After I made the web site I found in the Talmud (Sanhedrin 103B) that Rabbi Yochanan and Rabbi Eliezer disagreed as to what Yehoyakim engraved on his member: one of them said it was the name of the LORD (in order to be sacrilegious), the other said it was the name of an idol(in order to show his devotion to idol worship).
M.W. Thomson's claim that Moses "either instituted such a custom [tattooing] or appropriated one already existing to a religious purpose" is entirely baseless.
The Hebrew phrase for tattoo "k'thoveth qa'aqa"
(see http://www.geocities.com/mnlerner2000/let007.html ) is not used in any of his "proof texts".
Here is an explanation for all of the verses that Thomson cites:
Exodus 13:9 and 13:16 (incorrectly quoted above as "Exodus 9 & 16") have nothing to do with tattoos.
These verses are referring to the biblical commandment of donning Tefillin(phylacteries), which
Jews practice since the Torah was given to this very day. Tefillin are small
black leather boxes that contain certain portions from the Torah. You can learn more
about this at http://www.beingjewish.com/mitzvos/tefillin.html .
Although there is an opinion in the Talmud(Makoth 21A) that the the "prohibition in Leviticus
referred only to heathen tattooing which had to do with idolatry", this is a minority opinion that was not accepted(Maimonides Laws of Idol Worship 12:11, Shulchan Aruch Yoreh Deah 180).
"The spot which is not the spot of God's children" is the King James version of
Deuteronomy 32:5. As one who is familiar with the original Hebrew, I think that
the translation from the Machon Mamre web site is more accurate: "Is corruption His? No; His children's is the blemish; a generation crooked and perverse." In any case, the verse has nothing to do with tattoos.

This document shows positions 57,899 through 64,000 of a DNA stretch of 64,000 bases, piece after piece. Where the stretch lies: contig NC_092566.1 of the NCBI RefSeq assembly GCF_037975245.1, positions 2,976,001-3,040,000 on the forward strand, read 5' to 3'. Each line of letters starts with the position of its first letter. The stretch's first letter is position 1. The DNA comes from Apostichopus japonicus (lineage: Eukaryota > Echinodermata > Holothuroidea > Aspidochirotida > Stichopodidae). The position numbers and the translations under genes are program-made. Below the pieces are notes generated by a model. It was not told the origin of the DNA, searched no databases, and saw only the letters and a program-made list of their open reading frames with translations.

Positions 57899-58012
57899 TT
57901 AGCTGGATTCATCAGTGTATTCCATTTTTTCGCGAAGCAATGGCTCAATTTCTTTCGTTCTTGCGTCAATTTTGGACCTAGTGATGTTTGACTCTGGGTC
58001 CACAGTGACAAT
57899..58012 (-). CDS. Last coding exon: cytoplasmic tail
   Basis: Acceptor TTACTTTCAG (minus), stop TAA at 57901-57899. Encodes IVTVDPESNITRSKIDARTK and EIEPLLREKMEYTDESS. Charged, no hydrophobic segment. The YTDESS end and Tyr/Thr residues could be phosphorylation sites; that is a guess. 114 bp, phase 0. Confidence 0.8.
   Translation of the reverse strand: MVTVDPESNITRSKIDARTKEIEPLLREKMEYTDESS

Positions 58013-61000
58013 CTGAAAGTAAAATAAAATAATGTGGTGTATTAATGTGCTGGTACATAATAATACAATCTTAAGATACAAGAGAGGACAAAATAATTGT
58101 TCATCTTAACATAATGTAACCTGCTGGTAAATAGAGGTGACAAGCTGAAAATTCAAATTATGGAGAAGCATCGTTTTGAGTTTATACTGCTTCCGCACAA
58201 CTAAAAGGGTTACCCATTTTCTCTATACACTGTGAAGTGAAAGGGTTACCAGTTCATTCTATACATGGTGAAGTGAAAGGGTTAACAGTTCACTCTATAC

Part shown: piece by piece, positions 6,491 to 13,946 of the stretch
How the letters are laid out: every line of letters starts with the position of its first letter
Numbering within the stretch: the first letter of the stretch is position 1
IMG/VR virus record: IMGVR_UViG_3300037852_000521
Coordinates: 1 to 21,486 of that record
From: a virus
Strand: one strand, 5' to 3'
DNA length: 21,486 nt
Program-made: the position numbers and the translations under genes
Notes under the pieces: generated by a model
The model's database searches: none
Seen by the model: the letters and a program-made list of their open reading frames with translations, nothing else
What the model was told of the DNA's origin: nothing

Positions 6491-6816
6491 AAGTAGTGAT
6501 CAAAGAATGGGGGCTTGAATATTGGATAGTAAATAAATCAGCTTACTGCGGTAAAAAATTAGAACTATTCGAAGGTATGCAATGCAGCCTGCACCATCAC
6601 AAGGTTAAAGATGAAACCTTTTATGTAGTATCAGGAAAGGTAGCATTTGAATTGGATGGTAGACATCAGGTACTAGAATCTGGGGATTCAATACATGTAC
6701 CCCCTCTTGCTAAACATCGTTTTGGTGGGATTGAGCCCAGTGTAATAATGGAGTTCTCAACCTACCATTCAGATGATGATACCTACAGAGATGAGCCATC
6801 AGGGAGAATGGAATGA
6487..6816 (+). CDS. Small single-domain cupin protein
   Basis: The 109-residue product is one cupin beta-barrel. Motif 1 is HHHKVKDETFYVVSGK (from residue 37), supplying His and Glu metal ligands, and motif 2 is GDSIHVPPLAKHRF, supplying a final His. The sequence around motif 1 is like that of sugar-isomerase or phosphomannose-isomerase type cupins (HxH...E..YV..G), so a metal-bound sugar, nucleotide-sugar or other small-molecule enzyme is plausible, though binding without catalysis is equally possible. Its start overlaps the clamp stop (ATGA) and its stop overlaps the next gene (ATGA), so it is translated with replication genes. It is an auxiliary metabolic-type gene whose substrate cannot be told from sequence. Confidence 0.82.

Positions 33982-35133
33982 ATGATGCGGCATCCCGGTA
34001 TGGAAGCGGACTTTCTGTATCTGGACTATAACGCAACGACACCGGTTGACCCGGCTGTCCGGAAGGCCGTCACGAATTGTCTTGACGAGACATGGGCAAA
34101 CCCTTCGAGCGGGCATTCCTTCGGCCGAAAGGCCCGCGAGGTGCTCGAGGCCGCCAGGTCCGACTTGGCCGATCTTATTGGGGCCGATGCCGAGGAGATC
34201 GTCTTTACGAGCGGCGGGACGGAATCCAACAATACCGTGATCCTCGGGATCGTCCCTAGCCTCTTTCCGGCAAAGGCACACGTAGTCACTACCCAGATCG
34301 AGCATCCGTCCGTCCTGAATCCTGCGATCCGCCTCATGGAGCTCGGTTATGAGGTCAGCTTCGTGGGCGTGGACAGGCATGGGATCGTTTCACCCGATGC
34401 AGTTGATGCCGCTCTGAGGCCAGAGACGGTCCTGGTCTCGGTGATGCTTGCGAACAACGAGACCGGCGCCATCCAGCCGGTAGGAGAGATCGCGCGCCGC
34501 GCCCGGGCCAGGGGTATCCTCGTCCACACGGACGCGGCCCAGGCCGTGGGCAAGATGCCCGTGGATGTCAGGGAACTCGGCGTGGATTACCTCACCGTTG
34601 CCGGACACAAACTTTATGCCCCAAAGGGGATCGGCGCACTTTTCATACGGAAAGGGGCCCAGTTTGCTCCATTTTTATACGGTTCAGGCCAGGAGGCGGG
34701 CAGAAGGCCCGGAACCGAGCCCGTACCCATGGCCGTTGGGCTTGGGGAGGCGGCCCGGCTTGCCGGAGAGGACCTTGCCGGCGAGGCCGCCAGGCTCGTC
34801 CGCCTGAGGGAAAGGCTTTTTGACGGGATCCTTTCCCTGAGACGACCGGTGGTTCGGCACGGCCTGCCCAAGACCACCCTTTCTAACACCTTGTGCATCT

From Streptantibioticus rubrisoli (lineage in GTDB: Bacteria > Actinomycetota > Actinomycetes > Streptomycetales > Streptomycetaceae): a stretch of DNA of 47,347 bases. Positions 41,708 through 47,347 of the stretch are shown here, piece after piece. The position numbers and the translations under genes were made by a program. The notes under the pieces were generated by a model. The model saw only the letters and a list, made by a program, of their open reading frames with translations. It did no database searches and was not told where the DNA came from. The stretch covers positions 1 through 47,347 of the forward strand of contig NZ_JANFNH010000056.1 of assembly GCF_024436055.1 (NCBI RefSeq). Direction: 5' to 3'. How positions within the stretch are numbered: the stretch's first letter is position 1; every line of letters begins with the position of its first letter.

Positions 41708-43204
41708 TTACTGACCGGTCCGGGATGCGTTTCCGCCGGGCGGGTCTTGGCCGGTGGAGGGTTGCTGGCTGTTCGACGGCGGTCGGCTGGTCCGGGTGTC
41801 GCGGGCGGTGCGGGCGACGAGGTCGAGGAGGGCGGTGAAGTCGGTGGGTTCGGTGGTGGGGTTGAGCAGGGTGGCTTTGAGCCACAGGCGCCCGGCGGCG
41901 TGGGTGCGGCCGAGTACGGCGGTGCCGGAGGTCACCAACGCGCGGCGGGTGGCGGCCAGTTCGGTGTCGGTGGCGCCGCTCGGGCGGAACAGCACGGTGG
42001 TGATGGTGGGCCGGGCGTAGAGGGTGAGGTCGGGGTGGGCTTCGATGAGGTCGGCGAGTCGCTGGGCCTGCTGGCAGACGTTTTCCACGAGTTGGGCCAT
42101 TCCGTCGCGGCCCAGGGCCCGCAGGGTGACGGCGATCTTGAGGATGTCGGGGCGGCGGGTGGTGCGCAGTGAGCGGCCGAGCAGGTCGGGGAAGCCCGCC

With regards to Isaiah 49:15-16, let's take a look at the passage starting from verse 14(from the Machon Mamre web site):
"14 But Zion said: 'The LORD hath forsaken me, and the Lord hath forgotten me.' 15 Can a woman forget her sucking child, that she should not have compassion on the son of her womb? Yea, these may forget, yet will not I forget thee. 16 Behold, I have graven thee upon the palms of My hands; thy walls are continually before Me."
This "is an apparent reference to tattooing"? Not at all!
Notice "Me" and "My" are written with a capital "M" i.e "I have graven thee upon the palms of My hands" is figuratively referring to God Himself. Thomson's bizarre idea that
"religious tattooing was common among ancient Jews" finds no support from these verses.
The prophet is simply explaining in an allegorical way that the LORD always remembers Zion!
To make a long story short, M.W. Thomson's claims do not have a leg to stand on. His "proof texts"
only prove the dangers of learning scripture from translations and not
from the original Hebrew text. The truth is what I wrote on my web site: 'The rank and file Jew, even those who were not devout in other matters, also considered tattoos as taboo. Just like Jews kept the positive precept of Brith Milah happily and sometimes with great sacrifice, so they kept the negative precept of "and tattoos do not put upon you." '
Hope this helps.
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BACK TO "TATTOOS ARE NOT FOR JEWS"